I am creating a TOC on a document I am working on.
I have set everything up correctly – style sheets for the page headings which links to the table of contents and it all works fine.
On every page in the document the page heading is repeated, and obviously this gives me multiple entries in the TOC which I don't want.
About us 2
About us 3
About us 4
About us 5
Our experience 6
I would prefer:
About us 2
Our experience 6
The only solution I can think of is to create a new paragraph style for all the page headings I don't want to appear in the TOC, so first instance Style A, every instance after that Style B. The only problem with that is this seems a real work around rather than a solution. The problem is this is a manual solution, so if the pages move around, then the TOC becomes incorrect also if the style sheets are applied incorrectly, this also creates a problem.
Does anyone know a way to make the first instance of a page heading appear automatically in the TOC without a manual workaround?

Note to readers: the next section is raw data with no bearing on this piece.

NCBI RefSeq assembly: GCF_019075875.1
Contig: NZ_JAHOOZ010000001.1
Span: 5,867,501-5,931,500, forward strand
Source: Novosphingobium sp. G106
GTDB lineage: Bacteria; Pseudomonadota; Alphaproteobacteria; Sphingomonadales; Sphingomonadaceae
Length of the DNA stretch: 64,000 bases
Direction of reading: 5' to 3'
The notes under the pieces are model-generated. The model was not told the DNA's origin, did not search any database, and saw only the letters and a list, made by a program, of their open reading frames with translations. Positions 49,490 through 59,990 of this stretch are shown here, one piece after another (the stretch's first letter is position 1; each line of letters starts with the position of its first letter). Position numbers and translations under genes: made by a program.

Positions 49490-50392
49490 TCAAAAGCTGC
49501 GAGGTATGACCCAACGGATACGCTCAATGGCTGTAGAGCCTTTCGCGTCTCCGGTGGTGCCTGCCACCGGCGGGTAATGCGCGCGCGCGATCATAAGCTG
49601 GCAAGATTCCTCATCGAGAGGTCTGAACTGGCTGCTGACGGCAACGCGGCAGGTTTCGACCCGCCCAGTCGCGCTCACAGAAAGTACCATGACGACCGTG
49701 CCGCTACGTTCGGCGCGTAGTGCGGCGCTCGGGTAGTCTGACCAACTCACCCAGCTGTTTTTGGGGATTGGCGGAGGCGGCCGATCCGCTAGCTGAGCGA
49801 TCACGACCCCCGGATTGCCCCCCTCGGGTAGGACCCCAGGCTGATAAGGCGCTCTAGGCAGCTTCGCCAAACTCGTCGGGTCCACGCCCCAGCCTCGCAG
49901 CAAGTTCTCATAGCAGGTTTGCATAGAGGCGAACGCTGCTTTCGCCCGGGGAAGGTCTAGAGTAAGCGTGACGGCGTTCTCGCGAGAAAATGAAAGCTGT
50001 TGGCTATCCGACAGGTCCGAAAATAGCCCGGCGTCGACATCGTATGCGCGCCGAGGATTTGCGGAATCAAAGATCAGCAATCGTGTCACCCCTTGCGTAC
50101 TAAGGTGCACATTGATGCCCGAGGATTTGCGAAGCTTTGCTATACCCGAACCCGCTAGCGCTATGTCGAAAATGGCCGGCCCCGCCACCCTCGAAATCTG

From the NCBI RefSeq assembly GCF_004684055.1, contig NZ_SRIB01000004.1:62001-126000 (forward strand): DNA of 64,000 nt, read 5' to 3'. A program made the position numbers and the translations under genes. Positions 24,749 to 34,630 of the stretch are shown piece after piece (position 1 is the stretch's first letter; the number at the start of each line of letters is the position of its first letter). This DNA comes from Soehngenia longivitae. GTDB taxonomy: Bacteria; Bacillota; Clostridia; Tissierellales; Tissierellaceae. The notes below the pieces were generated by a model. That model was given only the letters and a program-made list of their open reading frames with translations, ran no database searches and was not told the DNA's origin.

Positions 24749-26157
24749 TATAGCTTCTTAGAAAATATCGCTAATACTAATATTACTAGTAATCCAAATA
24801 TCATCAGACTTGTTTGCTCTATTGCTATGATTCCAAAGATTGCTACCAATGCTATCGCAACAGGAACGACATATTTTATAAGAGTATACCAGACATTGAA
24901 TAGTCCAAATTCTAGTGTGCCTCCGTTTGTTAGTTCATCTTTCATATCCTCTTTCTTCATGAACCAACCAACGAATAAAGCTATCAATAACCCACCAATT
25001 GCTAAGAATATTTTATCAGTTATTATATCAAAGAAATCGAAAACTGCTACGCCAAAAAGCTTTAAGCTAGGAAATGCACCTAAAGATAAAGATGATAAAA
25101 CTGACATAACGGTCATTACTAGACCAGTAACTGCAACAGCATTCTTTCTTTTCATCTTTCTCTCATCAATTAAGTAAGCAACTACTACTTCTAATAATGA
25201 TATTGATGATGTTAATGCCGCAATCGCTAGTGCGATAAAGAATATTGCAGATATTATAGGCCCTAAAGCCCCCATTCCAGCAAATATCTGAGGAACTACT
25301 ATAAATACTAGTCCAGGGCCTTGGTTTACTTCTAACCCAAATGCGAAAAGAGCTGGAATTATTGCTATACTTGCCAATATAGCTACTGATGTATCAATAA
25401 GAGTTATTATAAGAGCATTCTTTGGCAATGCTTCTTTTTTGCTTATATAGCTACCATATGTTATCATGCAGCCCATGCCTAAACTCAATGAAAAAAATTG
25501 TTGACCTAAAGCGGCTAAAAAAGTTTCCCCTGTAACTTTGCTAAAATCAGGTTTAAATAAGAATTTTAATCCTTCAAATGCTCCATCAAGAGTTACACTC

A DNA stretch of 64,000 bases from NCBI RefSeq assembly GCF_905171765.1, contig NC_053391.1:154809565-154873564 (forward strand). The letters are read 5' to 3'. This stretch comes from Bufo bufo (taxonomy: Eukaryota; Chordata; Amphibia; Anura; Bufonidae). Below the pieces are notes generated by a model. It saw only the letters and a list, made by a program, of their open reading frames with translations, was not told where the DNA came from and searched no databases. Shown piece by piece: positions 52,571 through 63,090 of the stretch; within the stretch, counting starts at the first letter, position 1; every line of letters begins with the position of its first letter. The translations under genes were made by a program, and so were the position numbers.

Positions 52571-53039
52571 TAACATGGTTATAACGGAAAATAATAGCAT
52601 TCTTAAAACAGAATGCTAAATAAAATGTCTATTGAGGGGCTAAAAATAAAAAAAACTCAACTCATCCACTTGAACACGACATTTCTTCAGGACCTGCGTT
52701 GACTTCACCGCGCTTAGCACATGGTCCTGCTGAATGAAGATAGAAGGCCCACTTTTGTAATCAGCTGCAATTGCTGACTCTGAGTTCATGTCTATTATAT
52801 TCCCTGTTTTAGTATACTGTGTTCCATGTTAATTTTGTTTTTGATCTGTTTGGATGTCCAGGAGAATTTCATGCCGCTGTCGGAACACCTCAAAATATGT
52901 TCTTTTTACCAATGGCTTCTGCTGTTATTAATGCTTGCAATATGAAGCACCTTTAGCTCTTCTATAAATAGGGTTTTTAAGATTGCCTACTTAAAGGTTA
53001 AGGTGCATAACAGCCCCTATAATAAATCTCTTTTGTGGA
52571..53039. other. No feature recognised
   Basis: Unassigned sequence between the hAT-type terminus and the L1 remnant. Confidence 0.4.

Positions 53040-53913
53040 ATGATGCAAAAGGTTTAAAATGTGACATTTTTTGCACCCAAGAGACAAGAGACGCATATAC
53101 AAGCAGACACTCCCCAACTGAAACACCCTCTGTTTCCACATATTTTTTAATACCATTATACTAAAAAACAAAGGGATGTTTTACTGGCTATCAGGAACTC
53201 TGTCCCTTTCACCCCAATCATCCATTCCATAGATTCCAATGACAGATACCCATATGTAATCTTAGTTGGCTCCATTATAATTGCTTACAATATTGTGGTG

Many thanks in advance.
I would recommend placing the repeating heading on the Master Page using a running-header variable.
Thanks Vinny. That sounds interesting, how would I do that exactly?
I've never come across running headers before.
vinny38, Playing around with this....I'm not getting the variable to appear in the TOC unless I Cmd Sh click on the first one to copy it to body page. Was that what you intended?
The only solution I can think of is to create a new paragraph style for all the page headings I don't want to appear in the TOC, so first instance Style A, every instance after that Style B.,
neilp58610967, I like the variable idea (though you can see from my question to Vinny that I'm not quite clear on the workflow), but I do want to say that many people do just use 2 paragraph tags: TitleTOC and TitleNoTOC for example. The TOC will still be accurate when text reflows, but it is an extra step, and you do need to proof the style assignment after edits, so I understand why you asking.
Thanks for the help everyone. I shall have a look into it. Variable text and running headers is something I need to learn about.
And depending on Vinny's response, how to override a master page item!